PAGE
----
|Edward Milton Chen|
|Judge of the United States District Court for the Northern District of California|
Assumed office |
May 12, 2011
|Appointed by||Barack Obama|
|Preceded by||Martin Jenkins|
Edward Milton Chen|
January 20, 1953
Oakland, California, U.S.
University of California, Berkeley (A.B.)|
UC Berkeley School of Law (J.D.)
Edward Milton Chen (born January 20, 1953) is a United States District Judge of the United States District Court for the Northern District of California.
Born and raised in Oakland, California, Chen earned a Artium Baccalaureus degree in 1975 from the University of California, Berkeley and a Juris Doctor from Boalt Hall School of Law in 1979. After graduating law school, Chen served judicial clerkships for United States District Judge Charles Byron Renfrew from June 1979 until April 1980 and United States Circuit Judge James R. Browning from June 1981 until June 1982.
From 1982 until 1985, Chen served as an associate at the San Francisco law firm of Coblentz, Cahen, McCabe & Breyer. In September 1985, Chen became a staff attorney for the American Civil Liberties Union, specializing in language discrimination cases. He held that post until April 2001, when the judges on the United States District Court for the Northern District of California named Chen to an eight-year term as a United States Magistrate Judge. Chen served as a United States Magistrate Judge from 2001 until 2011.
On August 7, 2009, President Barack Obama nominated Chen to a seat on the United States District Court for the Northern District of California vacated by the resignation of Martin Jenkins. On October 15, 2009, the Senate Judiciary Committee voted 12-7 in a party-line vote to send Chen's nomination to the full Senate. On December 24, 2009, the U.S. Senate returned Chen's nomination to the president. Senator Feinstein in an interview published in the San Francisco Chronicle on December 29, 2009 reiterated her support for Judge Chen and her hope that the President would renominate Judge Chen for the U.S. District Court. President Obama renominated Chen in January 2010, and the Senate Judiciary Committee approved his nomination on February 4, 2010. On August 5, 2010, the U.S. Senate again returned Chen's nomination for failure to confirm. President Obama renominated Chen to the seat on September 13, 2010 and again on January 5, 2011. On May 10, 2011, the United States Senate confirmed Chen in a 56–42 vote. He received his judicial commission on May 12, 2011. Since being confirmed as a District Judge, Chen has been a prolific writer, authoring a number of major opinions. According to one legal news source, Judge Chen is the 4th most-influential district judge appointed since 2010. The same source later named Judge Chen one of the "7 Rising Star Judges You Want to Clerk For."  Judge Chen's notable cases have included the civil trial regarding the shooting of Oscar Grant by a BART police office, the criminal prosecution of former Korn/Ferry executive David Nosal for hacking, and a number of cases being brought against Uber Technologies regarding the classification of its drivers as independent contractors.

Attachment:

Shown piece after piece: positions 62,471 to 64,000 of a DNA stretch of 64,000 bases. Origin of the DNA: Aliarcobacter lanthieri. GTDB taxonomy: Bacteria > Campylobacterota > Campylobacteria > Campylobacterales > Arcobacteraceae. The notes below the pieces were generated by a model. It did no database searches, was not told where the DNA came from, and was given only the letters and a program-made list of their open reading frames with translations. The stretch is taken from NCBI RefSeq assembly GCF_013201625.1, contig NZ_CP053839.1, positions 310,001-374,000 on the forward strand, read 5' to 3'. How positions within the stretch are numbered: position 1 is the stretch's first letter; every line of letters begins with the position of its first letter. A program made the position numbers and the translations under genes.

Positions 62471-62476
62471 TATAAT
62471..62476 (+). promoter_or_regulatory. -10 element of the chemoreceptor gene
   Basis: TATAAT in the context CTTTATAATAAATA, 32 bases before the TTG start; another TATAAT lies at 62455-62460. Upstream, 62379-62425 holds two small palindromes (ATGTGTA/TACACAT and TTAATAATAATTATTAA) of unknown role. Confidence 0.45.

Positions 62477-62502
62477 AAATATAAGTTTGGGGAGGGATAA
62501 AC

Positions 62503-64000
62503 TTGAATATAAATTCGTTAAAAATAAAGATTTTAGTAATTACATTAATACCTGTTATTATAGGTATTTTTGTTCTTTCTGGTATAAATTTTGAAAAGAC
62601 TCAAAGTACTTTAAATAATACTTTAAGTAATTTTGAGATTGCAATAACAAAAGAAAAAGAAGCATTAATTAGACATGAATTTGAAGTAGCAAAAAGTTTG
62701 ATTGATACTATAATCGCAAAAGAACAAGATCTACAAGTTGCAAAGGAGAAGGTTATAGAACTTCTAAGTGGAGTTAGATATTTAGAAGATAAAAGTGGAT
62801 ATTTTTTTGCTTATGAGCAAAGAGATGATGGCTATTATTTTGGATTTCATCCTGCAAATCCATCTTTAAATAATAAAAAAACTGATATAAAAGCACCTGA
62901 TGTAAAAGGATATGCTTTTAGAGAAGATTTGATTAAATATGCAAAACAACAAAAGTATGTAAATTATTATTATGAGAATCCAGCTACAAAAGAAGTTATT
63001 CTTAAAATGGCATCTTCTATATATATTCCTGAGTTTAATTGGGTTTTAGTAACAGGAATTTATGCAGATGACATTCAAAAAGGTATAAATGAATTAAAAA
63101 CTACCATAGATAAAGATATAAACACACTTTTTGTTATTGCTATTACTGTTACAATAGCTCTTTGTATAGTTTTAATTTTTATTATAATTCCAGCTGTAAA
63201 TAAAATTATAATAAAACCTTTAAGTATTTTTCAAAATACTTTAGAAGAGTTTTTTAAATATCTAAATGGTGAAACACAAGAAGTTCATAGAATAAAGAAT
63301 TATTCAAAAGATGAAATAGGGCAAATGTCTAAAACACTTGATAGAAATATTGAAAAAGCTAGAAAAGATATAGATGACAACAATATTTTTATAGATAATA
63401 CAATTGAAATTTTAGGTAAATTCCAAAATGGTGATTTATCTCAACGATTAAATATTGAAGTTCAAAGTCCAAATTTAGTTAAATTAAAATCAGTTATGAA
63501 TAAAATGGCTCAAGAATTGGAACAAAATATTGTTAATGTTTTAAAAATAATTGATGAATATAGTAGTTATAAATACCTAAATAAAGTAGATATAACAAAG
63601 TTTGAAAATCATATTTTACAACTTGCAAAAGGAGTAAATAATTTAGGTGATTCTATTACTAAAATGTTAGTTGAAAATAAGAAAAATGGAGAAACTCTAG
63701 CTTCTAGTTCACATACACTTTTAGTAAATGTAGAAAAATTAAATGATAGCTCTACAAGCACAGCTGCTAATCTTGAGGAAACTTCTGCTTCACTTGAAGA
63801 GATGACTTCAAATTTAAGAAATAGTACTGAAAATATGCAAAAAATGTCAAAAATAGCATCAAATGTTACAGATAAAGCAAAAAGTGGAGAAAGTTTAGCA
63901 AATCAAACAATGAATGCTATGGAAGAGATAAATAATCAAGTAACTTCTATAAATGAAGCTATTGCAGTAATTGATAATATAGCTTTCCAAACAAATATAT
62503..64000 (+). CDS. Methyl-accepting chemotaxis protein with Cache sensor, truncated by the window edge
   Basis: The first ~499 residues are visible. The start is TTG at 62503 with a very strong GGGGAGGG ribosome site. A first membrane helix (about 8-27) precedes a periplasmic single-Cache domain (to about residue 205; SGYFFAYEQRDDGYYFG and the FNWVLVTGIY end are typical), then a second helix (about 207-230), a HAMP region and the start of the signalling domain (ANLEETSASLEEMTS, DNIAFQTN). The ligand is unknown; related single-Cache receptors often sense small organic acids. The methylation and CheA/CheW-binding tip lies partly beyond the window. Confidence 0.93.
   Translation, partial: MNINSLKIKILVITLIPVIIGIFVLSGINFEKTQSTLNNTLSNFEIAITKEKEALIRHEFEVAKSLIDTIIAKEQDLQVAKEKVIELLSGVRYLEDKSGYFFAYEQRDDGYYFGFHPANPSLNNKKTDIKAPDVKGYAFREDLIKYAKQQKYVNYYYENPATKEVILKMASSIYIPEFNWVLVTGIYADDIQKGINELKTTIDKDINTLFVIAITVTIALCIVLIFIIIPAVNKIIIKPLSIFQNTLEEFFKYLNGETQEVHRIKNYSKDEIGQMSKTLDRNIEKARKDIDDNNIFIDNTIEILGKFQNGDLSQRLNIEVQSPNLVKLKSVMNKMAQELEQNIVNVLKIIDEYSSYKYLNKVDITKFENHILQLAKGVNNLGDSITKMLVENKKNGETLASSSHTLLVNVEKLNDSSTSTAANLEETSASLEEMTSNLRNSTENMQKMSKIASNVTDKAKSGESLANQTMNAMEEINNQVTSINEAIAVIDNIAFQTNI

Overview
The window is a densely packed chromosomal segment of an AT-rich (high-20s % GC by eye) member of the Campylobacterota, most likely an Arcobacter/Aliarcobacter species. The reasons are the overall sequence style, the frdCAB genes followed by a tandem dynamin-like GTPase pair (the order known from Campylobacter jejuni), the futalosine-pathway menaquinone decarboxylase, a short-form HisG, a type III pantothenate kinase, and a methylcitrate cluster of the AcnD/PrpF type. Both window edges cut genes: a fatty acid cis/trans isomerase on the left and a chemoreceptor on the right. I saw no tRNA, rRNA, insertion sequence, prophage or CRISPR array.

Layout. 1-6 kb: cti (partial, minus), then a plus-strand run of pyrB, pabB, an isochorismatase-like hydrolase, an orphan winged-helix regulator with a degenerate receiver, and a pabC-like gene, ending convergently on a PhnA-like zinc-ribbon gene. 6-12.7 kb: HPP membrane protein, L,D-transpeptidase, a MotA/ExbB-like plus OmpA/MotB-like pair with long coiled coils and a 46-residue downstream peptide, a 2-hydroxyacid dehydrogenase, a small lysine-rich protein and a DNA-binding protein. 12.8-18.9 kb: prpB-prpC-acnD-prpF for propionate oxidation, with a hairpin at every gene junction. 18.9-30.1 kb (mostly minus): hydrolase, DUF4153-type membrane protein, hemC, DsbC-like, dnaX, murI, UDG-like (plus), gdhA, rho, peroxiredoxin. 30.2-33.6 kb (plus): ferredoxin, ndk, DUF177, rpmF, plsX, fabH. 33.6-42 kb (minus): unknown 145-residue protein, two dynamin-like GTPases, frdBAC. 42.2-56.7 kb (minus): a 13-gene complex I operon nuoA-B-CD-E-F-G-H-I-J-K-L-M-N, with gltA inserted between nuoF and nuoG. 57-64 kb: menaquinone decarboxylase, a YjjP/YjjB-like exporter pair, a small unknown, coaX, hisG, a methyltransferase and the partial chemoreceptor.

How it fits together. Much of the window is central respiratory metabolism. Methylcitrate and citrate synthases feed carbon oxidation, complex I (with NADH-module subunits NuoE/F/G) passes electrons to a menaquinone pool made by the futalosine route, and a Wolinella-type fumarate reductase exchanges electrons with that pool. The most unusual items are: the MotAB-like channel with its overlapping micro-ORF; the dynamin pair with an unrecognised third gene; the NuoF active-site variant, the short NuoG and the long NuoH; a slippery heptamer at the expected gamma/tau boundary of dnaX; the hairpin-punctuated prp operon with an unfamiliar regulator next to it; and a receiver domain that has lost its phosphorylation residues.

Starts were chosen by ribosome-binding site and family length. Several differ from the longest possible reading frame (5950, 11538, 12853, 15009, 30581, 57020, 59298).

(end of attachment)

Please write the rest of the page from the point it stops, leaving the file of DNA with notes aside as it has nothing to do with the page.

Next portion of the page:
The Los Angeles Times reported that Republicans had issues with the fact that judicial nominee Chen had previous connections to the American Civil Liberties Union (ACLU), asserting based on a second instance that this appeared to be a thread running through Obama's nominations. The Washington Times asserted that judicial confirmation had become a traditional partisan political battle for control of the courts and predicted that Chen would be confirmed.
| Judge of the United States District Court for the Northern District of California
None of the audio/visual content is hosted on this site. All media is embedded from other sites such as GoogleVideo, Wikipedia, YouTube etc. Therefore, this site has no control over the copyright issues of the streaming media.
All issues concerning copyright violations should be aimed at the sites hosting the material. This site does not host any of the streaming media and the owner has not uploaded any of the material to the video hosting servers. Anyone can find the same content on Google Video or YouTube by themselves.
The owner of this site cannot know which documentaries are in public domain, which has been uploaded to e.g. YouTube by the owner and which has been uploaded without permission. The copyright owner must contact the source if he wants his material off the Internet completely.